Money Laundering

Regulatory Oversight of Offshore Private Banking Activities Gao ID: GGD-98-154 June 29, 1998

Members of Congress have raised concern that high profile money laundering cases have generally involved the use of offshore accounts or transactions to facilitate the movement of illicit funds through the banking system. Law enforcement and bank regulators have also expressed concern about offshore private banking activities and their potential to be the private banking "soft spot" for money laundering. This report reviews the regulatory oversight of offshore private banking activities, focusing on the following areas: (1) regulatory oversight procedures to ensure that offshore private banking activities are covered by banks' anti-money-laundering efforts, (2) deficiencies cited by banking regulators regarding offshore private banking activities and corrective actions that banks have taken, (3) barriers hindering regulatory oversight of offshore private banking activities and efforts to overcome them, and (4) the views of the banking industry on regulatory access to documentation pertaining to offshore private banking activities.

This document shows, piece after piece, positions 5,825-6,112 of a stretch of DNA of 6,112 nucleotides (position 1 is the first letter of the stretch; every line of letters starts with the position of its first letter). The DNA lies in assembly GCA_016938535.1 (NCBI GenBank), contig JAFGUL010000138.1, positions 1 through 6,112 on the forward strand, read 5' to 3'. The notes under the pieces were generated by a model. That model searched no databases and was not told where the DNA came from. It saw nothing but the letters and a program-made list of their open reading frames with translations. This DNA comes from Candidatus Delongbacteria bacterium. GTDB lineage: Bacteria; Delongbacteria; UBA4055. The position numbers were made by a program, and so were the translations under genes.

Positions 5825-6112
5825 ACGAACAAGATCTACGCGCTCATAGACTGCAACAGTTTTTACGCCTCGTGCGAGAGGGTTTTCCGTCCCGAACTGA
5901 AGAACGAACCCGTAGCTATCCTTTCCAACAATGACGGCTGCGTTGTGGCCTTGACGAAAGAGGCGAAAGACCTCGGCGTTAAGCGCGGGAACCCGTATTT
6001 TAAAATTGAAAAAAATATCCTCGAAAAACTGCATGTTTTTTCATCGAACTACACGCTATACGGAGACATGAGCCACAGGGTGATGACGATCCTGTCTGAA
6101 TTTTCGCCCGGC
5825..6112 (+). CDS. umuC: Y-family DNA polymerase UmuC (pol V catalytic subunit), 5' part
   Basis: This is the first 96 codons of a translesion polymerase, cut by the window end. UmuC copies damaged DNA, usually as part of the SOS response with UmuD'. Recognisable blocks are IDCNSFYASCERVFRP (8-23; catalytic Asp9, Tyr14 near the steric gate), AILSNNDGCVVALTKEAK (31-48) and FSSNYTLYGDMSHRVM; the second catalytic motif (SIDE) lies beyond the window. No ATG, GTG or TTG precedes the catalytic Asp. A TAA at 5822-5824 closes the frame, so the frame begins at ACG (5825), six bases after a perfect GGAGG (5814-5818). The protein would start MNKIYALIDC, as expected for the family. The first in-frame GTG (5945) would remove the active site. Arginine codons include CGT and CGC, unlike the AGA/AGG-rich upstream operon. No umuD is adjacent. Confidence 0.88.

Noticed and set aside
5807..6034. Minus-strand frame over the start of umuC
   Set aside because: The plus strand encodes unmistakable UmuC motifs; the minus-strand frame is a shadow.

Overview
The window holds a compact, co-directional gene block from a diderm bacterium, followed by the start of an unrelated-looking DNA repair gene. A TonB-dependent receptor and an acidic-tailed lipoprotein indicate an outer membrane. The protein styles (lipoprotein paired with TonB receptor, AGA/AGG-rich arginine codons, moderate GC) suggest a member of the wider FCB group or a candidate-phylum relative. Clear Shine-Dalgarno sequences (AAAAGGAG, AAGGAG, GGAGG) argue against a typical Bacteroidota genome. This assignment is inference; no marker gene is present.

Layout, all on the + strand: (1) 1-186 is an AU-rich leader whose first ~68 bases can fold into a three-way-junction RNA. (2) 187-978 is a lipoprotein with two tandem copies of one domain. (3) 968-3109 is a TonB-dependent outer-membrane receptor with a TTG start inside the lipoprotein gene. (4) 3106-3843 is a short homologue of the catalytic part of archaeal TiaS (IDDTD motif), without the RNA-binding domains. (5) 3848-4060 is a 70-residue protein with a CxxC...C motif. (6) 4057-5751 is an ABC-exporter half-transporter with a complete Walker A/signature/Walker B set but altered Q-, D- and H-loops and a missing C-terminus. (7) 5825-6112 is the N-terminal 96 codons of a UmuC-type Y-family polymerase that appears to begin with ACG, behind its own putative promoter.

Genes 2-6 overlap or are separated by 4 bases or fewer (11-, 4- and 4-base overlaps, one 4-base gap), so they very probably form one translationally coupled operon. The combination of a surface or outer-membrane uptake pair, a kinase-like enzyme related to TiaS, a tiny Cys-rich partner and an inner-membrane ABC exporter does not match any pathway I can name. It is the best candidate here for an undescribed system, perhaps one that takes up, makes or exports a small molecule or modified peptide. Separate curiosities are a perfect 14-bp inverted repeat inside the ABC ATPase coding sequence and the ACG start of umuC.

GAO noted that: (1) federal banking regulators may review banks' efforts to prevent or detect money laundering in their offshore private banking activities during compliance or Bank Secrecy Act examinations; safety and soundness examinations; or during targeted examinations of their private banking activities; (2) to guard against offshore entities that maintain U.S. private banking accounts from being used for money laundering or other illicit purposes, examiners are to look for "know your customer" procedures that enable banks to identify and profile the beneficial owners of private banking accounts; (3) GAO's review of bank examination reports prepared under the Federal Reserve Bank of New York's (FRBNY) private banking initiative showed that the most common deficiency relating to offshore private banking was a lack of documentation on the beneficial owners of private investment companies (PIC) and other offshore entities that maintain U.S. accounts; (4) FRBNY and Office of the Comptroller of the Currency examiners noted other deficiencies during their respective examinations; (5) the bank examinations GAO reviewed, along with discussions with examiners and bank officials, indicated that most banks had started to take corrective actions to address deficiencies related to offshore private banking activities, but improvements were needed; (6) the nine offshore jurisdictions GAO identified for review have secrecy laws that protect the privacy of individual account owners, and five of them impose criminal sanctions for breaches of privacy; (7) moreover, federal banking regulators' attempts to work around restrictions associated with these secrecy laws are sometimes hampered; (8) GAO also found that all nine offshore jurisdictions selected for review were engaged in some type of anti-money-laundering activities; (9) although the efforts of individual jurisdictions may contribute to the international fight against money laundering, it is too early to ascertain their impact on money laundering or the extent to which the offshore jurisdictions' secrecy laws will continue to represent barriers to U.S. and other foreign regulators; (10) GAO surveyed officials from 15 banks that were asked by FRBNY to provide documentation on the beneficial owners of PICs and other offshore entities that maintained U.S. accounts; (11) GAO found that the officials had a number of concerns; and (12) in spite of these concerns, most officials indicated that their banks changed how they maintain documentation on offshore private banking activities in response to FRBNY's request for beneficial owner documentation.

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